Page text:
Bill Hewlett and Dave Packard would not be amused.

The founders of Hewlett-Packard -- some say Silicon Valley itself -- built their empire on a people-centric management model they christened The HP Way. But author and veteran tech journalist Michael S. Malone says that mantra has come under siege in past years, culminating in the exit on Friday of CEO Mark Hurd following a sexual harassment inquiry.

Stanford alumni Bill Hewlett and Dave Packard in the 1950s outlined the tenets of a corporation that embraced performance bonuses, employee shares, ground-level decision-making, even tuition aid and allowing workers to leave early to get to Little League games. Business 101 today, novel at the time.

Malone said that long-held philosophy came under siege with the arrival of outsider Carly Fiorina -- who was ousted after a reign marked by the unpopular, costly acquisition of Compaq and a lackluster share price. Fiorina has said however she felt the HP Way was an excuse not to innovate, an impediment to change in a rapidly evolving tech corporate landscape.

Then Chairwoman Patricia Dunn quit in 2006 after accusations that HP had hired gumshoes to obtain phone records of board members and journalists.

Now Hurd, who HP said falsified expense reports to conceal his relationship with a contractor, has laid further waste to the Way, said Malone, author of Bill & Dave: How Hewlett and Packard Built the Word's Greatest Company.

HP's investigation did not find any violation of its sexual harassment policy, but did unearth instances where its code of conduct was violated, the company said.

At its peak, HP had levels of trust inside the organization that had never been seen before in the corporate world and has never been seen since in a company of that size, he told Reuters in an interview on Friday.

In a sense this was a double betrayal, he betrayed the corporate culture and ultimately he's now betrayed the dreams of all those HPers who were beginning to believe in the company again, said Malone, who worked public relations for HP from 1975 to 1979.

Malone says the basic philosophy came under fire after Fiorina -- the first outsider to take the CEO role -- was hired, and sought to impose a top-down style while rendering herself a lot less accessible than her predecessors.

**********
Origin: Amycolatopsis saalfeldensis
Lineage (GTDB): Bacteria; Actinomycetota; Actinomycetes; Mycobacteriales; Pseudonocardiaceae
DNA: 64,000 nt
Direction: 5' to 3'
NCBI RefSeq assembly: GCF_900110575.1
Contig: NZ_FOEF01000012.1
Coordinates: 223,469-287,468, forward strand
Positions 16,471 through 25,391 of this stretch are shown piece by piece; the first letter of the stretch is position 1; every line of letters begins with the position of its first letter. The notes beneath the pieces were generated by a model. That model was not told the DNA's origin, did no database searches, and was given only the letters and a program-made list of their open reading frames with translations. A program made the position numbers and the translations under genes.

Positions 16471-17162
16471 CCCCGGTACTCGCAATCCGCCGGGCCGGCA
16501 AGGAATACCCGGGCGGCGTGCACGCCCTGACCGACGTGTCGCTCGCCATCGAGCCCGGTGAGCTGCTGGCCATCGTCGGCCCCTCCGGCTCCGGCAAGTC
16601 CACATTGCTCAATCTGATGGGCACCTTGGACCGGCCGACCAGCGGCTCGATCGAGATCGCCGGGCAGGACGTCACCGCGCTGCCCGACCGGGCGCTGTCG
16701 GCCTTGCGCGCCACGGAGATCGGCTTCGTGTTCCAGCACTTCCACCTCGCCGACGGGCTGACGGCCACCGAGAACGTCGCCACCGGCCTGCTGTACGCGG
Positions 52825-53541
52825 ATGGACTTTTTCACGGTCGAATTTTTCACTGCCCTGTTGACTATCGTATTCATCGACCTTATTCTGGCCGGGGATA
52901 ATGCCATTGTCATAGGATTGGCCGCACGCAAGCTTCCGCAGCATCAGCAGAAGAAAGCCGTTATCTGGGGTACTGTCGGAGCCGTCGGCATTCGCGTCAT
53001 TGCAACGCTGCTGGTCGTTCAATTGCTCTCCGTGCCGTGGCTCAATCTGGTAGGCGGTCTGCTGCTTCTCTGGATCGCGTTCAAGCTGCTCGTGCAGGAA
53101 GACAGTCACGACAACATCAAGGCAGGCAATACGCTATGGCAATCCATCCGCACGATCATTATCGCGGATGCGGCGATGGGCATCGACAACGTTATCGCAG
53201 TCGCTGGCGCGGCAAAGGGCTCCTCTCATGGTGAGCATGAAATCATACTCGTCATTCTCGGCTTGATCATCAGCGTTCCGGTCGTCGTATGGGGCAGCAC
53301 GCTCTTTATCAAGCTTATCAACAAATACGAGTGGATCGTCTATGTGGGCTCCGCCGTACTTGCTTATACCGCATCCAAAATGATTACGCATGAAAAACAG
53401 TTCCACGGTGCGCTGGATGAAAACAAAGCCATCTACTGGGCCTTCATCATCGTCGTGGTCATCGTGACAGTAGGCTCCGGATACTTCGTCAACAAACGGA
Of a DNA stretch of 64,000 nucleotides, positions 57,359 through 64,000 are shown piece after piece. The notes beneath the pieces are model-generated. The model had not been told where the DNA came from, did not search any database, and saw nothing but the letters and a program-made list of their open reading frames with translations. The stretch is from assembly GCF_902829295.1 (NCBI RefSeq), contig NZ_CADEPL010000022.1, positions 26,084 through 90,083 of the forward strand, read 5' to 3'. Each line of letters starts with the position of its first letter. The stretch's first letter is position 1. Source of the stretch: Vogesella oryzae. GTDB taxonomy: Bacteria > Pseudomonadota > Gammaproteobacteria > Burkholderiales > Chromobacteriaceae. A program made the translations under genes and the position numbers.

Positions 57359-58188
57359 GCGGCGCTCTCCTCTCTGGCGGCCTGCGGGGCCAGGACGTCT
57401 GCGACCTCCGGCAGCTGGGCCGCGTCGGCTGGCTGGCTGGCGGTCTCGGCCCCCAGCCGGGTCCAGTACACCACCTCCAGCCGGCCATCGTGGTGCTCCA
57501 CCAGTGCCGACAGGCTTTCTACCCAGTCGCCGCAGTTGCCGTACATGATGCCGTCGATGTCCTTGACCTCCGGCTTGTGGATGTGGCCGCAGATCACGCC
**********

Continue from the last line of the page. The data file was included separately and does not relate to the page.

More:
Fiorina -- now a strong challenger to incumbent Barbara Boxer for a California Senate seat -- counters that too many at HP were resistant to much-needed restructuring.

Bill and Dave had once been radicals and pioneers. Now, I'd seen too many instances where a new idea was quickly dismissed with the comment: We don't do it that way. It's not the HP Way. The HP Way was being used as a shield against change, she said on her website,


The HP Way had its heyday in the 1960s, and today is credited with helping grow the corporation from a $538 garage outfit in 1939 into the $125 billion behemoth it is today.

There was an emphasis on life outside of work: HP bought up land for recreational activities around the world, and pioneered Friday afternoon beers at the office, for instance.

Experts like Malone say that approach became a model adopted by many in Silicon Valley -- including crosstown peers like Apple Inc and Cisco -- and helped differentiate the technology giants on the U.S. West Coast from their more strait-laced brethren back east.

Hurd was never an especially fervent admirer of Bill and Dave's tenets. But he restored the reputation for success that had waned under Fiorina, he said.

He was credited for turning around the company and more than doubling its share price during his tenure. Plying a belief in rigid cost discipline, he drastically shed staff -- something largely avoided before Fiorina.

Outside of Steve Jobs at Apple, it's hard to imagine a CEO that is more important to his company than Mark Hurd to Hewlett-Packard. He did a massive turnaround job, said Motley Fool analyst Rick Munarriz.

But with Hurd's departure, the company has the chance to re-establish the core of the Way, said Malone, who credited him however with making important changes.

What Hurd did was he went in and he didn't exactly embody 'The HP Way', but he understood it enough to get people back working again, and he restored that legacy of continuing success. HP is a world-beater company right now.

'The HP Way' has been pretty battered, there's not many people left there who really have lived it. But the spirit is embedded in the DNA of the company, Malone said.

(Editing by Edwin Chan and Diane Craft)